By Angela Perez
The music line-up at Slim’s that cold Saturday night promised me hours and hours of heavy metal. And not just one style of metal – but a veritable smorgasbord of genres, from screaming and guttural howling to droning guitars to jackhammer drum beats to gentle ambient soundscapes. The question looming large in my mind as the fancy Uber car pulled up and dropped me off in front of the bar was, “Can I veer all over the sonic map tonight without getting a headache? Might I possibly not like half of the bands?” For, as you know, all metal heads are not into every kind of metal.
But, I decided for this particular night what’s most important is that I’m supporting a friend by attending the show. The show was a benefit organized for local Raleigh hard-core musician Jason Brown to help him settle his little brother’s funeral expenses. And, as benefit shows often are, the band roster was a motley hot mess of a line-up. But, for my money, it was a glorious mess that titillated me down in my guts. Also, I knew there would be lots of hot and delicious metal boys skulking about downing PBR and whiskey shots. Several of us ladies had already had short, breathy discussions earlier in the day about the presence of all those brooding, devil-may-care men. Oh yes, we like it like that. Good God, we do.
As you have heard me say before, metal is about power and sex. It’s inherent in the heavy primal scream of it all. A deep-throated drive exists within – whether melodic and orchestral or DIY breakneck and morbid. More than power and sex, however, my favorite types of metal are a sonic homage to the chaos that rules our lives. Unlike pop music, it doesn’t try to resolve or order anything. No, most genres of metal zero in on the dark side of the soul and the cold ambivalence of nature and the world around us. The music revels in that which controls us and it illustrates that same context within which we lead our uncertain lives. Sweet God, I’m generalizing. But that’s how I make my peace with said chaos.
There’s an inherent sexiness about the bands that brood in this type of darkness. This penchant is infinitely more interesting than the optimism of pop, even if that pop is born out of despair. These days, most indie pop despair gets channeled into that folksy earthy celebratory jig claptrap churned out by bands like Mumford and Sons and that ilk. All of this gets me to the band I came here to discuss with you.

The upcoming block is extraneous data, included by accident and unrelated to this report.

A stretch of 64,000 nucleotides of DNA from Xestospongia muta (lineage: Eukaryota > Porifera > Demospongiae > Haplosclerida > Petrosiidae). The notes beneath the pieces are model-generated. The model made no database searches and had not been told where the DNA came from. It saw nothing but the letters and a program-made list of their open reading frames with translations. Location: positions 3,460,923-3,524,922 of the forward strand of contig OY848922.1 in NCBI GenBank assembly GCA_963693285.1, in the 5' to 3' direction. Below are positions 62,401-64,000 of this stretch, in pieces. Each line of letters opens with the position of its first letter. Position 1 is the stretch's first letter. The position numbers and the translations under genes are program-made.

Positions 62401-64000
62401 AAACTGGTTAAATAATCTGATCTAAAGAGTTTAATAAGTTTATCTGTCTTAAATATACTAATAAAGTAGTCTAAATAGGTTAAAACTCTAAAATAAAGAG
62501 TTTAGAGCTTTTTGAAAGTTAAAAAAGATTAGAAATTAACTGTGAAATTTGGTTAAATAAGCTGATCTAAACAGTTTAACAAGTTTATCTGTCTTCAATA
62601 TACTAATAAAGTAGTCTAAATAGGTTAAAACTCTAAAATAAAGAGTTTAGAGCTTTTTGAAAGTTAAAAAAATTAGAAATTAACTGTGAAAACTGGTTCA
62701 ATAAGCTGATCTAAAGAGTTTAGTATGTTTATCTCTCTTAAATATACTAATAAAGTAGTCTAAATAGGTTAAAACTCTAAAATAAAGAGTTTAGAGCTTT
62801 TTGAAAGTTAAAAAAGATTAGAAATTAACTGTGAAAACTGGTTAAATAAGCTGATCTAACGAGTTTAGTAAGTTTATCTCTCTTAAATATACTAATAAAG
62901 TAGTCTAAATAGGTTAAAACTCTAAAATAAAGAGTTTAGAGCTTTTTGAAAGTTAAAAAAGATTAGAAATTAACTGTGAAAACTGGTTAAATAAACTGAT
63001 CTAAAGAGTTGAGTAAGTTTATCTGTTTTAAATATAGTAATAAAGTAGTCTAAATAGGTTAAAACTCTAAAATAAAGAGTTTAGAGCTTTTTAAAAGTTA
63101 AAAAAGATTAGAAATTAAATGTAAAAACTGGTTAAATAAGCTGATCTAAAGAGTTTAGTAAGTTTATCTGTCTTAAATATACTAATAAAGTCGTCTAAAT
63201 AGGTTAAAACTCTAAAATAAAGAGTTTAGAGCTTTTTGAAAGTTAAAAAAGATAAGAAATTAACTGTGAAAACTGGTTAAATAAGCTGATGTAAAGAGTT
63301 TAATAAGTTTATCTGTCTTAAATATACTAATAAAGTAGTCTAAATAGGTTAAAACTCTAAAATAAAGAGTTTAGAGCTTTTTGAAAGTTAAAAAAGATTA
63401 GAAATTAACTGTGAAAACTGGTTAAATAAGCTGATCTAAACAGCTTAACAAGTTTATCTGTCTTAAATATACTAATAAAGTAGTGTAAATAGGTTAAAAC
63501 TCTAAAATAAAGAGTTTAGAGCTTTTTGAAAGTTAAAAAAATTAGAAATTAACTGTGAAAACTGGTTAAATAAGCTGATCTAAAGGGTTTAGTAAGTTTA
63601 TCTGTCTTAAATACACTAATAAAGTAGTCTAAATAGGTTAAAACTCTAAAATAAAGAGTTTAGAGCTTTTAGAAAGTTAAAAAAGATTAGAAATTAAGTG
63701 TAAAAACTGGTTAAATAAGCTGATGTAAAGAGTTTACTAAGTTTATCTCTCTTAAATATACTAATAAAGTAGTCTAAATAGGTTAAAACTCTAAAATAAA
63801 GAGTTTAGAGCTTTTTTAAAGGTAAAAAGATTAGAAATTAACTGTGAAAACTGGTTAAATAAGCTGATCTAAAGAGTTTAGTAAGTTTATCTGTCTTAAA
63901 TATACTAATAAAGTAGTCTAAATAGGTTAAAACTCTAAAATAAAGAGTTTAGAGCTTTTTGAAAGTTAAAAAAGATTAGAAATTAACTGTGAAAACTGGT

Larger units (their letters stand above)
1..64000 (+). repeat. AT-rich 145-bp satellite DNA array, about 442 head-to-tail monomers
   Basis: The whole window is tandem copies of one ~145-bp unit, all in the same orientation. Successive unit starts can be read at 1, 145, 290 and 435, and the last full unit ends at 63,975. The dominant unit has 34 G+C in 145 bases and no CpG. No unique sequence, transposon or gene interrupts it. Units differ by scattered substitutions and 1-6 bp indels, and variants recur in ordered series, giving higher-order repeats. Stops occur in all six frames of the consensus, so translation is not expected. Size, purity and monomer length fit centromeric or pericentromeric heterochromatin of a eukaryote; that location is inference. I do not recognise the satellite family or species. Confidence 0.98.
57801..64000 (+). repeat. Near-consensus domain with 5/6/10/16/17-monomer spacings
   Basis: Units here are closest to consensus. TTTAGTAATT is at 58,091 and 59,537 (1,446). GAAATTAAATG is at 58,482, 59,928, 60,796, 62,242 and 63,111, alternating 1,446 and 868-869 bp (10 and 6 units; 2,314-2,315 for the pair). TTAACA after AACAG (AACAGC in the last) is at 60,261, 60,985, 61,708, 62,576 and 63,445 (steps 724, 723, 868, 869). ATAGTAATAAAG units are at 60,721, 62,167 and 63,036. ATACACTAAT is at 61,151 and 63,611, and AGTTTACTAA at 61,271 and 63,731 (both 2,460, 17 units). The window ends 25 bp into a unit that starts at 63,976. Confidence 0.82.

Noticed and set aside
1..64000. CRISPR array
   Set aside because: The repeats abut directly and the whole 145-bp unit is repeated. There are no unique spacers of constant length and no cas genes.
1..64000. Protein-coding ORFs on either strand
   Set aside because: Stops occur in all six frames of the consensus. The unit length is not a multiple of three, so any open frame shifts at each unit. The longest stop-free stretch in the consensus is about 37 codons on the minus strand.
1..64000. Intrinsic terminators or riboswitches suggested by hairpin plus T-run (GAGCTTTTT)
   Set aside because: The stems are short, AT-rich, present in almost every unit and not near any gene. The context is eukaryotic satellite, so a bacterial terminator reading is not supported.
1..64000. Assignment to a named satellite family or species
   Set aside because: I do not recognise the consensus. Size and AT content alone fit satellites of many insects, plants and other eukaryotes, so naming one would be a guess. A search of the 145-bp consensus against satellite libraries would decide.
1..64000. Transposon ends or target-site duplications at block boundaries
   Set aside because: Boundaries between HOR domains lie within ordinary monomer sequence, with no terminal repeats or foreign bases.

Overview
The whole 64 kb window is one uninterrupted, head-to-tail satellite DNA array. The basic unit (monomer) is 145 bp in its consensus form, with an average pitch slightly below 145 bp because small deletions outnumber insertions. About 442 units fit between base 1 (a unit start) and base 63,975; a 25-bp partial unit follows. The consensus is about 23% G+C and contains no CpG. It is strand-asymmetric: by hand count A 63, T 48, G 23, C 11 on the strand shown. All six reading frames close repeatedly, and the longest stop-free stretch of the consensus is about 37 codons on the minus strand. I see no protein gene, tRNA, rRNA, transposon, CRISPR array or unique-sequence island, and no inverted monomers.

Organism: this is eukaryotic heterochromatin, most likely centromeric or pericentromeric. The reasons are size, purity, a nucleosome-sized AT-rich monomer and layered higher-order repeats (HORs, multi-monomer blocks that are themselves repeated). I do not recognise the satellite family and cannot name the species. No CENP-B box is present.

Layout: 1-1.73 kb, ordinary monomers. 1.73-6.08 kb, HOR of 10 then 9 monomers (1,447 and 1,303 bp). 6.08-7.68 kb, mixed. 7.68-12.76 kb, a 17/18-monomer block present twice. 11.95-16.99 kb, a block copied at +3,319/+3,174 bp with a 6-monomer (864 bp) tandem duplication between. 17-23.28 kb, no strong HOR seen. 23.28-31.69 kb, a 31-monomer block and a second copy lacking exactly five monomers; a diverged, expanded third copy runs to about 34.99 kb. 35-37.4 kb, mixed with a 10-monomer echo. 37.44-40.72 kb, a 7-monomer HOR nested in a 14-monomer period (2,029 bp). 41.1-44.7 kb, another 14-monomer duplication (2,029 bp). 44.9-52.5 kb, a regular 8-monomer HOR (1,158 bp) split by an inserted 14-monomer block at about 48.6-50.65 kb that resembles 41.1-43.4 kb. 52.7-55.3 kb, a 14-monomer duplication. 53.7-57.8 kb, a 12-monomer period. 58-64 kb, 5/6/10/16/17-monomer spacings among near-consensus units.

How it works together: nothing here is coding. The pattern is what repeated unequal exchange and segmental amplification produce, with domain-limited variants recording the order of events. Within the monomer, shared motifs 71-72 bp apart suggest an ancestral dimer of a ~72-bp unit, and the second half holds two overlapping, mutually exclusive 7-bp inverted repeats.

First up, I’ll introduce the guys – all well known in the Triangle music scene and most of them known for a gentler kind of music:
Mark Connor: guitars
Stuart McLamb: guitars, vocals
Thomas Simpson: Drums
Rob Walsh: bass, vocals
With SOON, these guys are creating within two growing trends of metal right now that really push the boundaries of the genre – atmospheric and folk metal. SOON plays with those boundaries in their own unique and seductive way.
So what about SOON? Their music is tight and sexy and glides across cold and mysterious landscapes dotted with ragged peaks and gently rolling valleys. Most times, it feels more like progressive rock, often bordering on melodramatic despair inevitably tempered with either silky folk ballad reverie or 80s power ballad metal (which is too simple to be melodramatic). There’s a self-reflectiveness to their stage output and, as is the nature of reverie, it doesn’t really climax so much as come to multiple epiphanies mostly in the form of painfully tight and heavy crescendos. I do love it when a band gives me multiple epiphanies. Ah!
There were fade-outs and rising and falling curtains of darkness – SOON put on a stage show by all accounts. And yet the project felt so natural and organic. The push and pull of theatrical artifice with raw interiors was tantalizing to say the least.
As I sipped my cold Cardinal gin and listened from the back of the bar, I felt ancient longing in the music, which is the nature of folk metal (it’s an earthy affair for all such bands creating in this genre. I keep thinking of Portland-based Agalloch
who blew me away at King’s
a few months back. I kept annoying my girlfriend at that show by pulling her aside and musing, “What the fuck is this? My God, it’s got all the trappings of metal but, buddy, it ain’t metal!” It seemed to have hints of early U2. But I digress. )
The beauty of that night with SOON is that they had no self-consciousness about what they were doing. Given the fact that most of these fellas are not born and bred metal musicians, they pulled off a kind of metal authenticity that usually only guys who spent their teenage years jerking off to Pantera and weeping over Iron Maiden can manage. But this line-up handled the whole show masterfully. It was as though the music lit up a mythic landscape that had always existed and SOON guided us across it, letting us all feel what we felt.
What I felt that night from SOON in that crowded bar was delicious. And sad. And sexy. I felt a tight ache in my belly. And I want more of it.